First Word: Friends

|  June 12, 2007 |

Like the loyal family dog, true friends always seem to be there when you need them the most.
That’s one of the qualities that make them a special part of our lives.

A tough week at the office, the pressures of balancing a busy family life with the demands of our vocation, or simply all work and no play can make the best of us beg for an attitude adjustment. It’s right about then you get a call from a familiar voice that has no other agenda than seeing how you are doing. And immediately you forget why you were feeling sorry for yourself in the first place and focus your total attention on the other person.

That is the magic of human relationships that can bring us so much joy. Some of us are lucky enough to have friends with whom we do business; others purposefully do not mix the two. In either case, friendship involves commitment. It means a great deal to me when that commitment is mixed with good counsel.

There is no better way to gain perspective about a situation than to have someone who cares for you give their perspective of the same problem – usually from a completely different angle. People pay good money for this type of counseling, but it means more coming from someone you trust implicitly, especially if their advice requires hard work on your part to make the problem right again.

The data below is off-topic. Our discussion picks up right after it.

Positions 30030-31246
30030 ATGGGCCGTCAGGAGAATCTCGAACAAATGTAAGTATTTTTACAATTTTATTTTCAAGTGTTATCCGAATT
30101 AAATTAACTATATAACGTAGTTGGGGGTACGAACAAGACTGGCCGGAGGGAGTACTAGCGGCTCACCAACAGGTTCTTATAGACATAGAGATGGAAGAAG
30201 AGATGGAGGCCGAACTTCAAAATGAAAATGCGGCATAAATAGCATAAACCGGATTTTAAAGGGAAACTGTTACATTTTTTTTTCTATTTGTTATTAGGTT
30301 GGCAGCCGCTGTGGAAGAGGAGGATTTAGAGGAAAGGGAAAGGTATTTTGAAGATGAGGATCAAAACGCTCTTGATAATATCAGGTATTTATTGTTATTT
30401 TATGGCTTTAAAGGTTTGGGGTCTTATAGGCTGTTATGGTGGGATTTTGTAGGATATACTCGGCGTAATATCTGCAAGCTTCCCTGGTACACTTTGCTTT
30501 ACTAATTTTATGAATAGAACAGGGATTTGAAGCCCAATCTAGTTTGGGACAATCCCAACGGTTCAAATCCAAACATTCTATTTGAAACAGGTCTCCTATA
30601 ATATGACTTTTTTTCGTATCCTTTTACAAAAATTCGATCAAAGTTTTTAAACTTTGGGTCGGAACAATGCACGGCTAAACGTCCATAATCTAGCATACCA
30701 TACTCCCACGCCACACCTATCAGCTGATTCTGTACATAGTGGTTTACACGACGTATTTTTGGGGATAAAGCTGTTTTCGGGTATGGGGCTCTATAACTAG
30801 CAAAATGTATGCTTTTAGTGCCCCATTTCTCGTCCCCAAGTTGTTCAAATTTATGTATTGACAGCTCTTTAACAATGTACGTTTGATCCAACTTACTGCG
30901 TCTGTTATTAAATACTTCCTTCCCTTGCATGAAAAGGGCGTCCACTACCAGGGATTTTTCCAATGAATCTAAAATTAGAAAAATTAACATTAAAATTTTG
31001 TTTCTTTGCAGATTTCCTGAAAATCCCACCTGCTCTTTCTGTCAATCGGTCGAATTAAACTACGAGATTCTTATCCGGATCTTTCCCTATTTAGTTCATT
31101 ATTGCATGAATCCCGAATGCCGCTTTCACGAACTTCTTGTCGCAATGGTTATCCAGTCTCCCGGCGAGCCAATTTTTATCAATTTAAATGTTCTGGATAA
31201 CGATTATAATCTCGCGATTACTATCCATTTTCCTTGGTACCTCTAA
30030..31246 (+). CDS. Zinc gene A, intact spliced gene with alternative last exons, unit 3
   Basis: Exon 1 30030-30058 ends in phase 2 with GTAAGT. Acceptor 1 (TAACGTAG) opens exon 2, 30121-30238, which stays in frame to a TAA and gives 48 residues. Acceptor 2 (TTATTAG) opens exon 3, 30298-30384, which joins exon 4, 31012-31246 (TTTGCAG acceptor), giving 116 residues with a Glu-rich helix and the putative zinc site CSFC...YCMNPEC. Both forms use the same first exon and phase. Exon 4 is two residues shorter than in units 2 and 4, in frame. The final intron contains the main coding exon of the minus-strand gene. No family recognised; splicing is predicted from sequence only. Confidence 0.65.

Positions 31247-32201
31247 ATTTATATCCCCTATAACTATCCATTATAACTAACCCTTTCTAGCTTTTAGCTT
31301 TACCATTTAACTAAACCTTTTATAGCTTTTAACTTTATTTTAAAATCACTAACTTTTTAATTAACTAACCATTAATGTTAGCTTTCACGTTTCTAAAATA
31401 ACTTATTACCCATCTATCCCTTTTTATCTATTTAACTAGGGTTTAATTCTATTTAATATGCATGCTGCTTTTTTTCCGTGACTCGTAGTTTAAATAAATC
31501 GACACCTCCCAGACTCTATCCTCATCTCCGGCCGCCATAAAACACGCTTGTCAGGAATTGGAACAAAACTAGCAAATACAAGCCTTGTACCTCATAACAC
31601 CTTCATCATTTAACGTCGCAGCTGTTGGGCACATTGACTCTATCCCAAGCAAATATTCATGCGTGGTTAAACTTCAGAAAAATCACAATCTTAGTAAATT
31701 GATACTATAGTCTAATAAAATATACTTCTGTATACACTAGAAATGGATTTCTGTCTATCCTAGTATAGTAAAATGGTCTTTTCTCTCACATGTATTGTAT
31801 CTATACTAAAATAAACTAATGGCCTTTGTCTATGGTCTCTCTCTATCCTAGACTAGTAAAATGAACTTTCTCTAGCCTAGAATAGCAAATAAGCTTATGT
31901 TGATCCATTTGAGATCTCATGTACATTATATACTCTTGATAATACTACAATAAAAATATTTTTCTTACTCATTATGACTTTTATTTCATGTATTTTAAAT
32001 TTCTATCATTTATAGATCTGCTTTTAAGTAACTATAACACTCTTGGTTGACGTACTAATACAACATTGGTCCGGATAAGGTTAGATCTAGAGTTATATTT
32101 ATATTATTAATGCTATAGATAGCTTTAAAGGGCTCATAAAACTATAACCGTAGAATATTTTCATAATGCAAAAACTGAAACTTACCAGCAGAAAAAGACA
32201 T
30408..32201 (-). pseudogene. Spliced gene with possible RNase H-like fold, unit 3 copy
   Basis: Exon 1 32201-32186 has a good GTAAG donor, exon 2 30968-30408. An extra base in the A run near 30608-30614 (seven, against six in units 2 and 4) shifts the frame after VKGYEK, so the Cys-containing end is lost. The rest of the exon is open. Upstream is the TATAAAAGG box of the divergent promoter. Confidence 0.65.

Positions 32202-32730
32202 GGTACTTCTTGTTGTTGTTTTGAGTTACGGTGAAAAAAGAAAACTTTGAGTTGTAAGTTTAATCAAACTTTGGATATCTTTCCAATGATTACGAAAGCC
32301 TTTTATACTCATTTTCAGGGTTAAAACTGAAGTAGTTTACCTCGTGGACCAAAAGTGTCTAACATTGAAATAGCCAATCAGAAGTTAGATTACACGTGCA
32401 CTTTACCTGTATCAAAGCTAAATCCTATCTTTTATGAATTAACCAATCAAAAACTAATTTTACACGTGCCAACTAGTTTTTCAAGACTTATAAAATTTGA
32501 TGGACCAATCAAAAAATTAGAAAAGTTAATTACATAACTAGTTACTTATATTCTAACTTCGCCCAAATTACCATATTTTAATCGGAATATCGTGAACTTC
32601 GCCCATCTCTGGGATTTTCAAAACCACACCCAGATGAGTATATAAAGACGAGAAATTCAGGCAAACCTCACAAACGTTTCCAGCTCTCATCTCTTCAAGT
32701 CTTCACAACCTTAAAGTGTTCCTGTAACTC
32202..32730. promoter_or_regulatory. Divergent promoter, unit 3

Over the years, the numbers of people I count among my close friends has dwindled considerably. Perhaps we have all become preoccupied with families and jobs. Those who have hung in there through the years have done so out of an almost blind sense of loyalty. Even though we all change, the acceptance of change is what helps bridge the gaps of absence, lifestyle, philosophy or political persuasion – call it unconditional friendship.

Tom T. Hall, a semi-famous southern philosopher and erstwhile country music singer from a past era, wrote a song called, “Old dogs, children and watermelon wine.” And while I used to enjoy relating to Tom T’s affection to those three things, the song especially reminds me of one of the best examples of friendship and loyalty I’ve experienced.

While growing up, I had a big red dog named Chet I had found when he was a puppy. In my hometown in those days you could go just about anywhere you wanted by bicycle. Chet loved to tag along, sniffing out strange new territory and challenging any canine opposition along the way. One Saturday, Chet followed me to the movie, and as was his custom, parked his considerable mass on the sidewalk in front of the theatre. After the movie was over, I exited out of a side door and rode home. After dinner, and realizing Chet wasn’t around, I rode back downtown to find my loyal friend still staked out on the sidewalk, perhaps wondering where I could possibly be.

If the relationship is important enough, a good friend will wait for whatever time it takes for us to come around again. Unfortunately, there aren’t many Chets among us.

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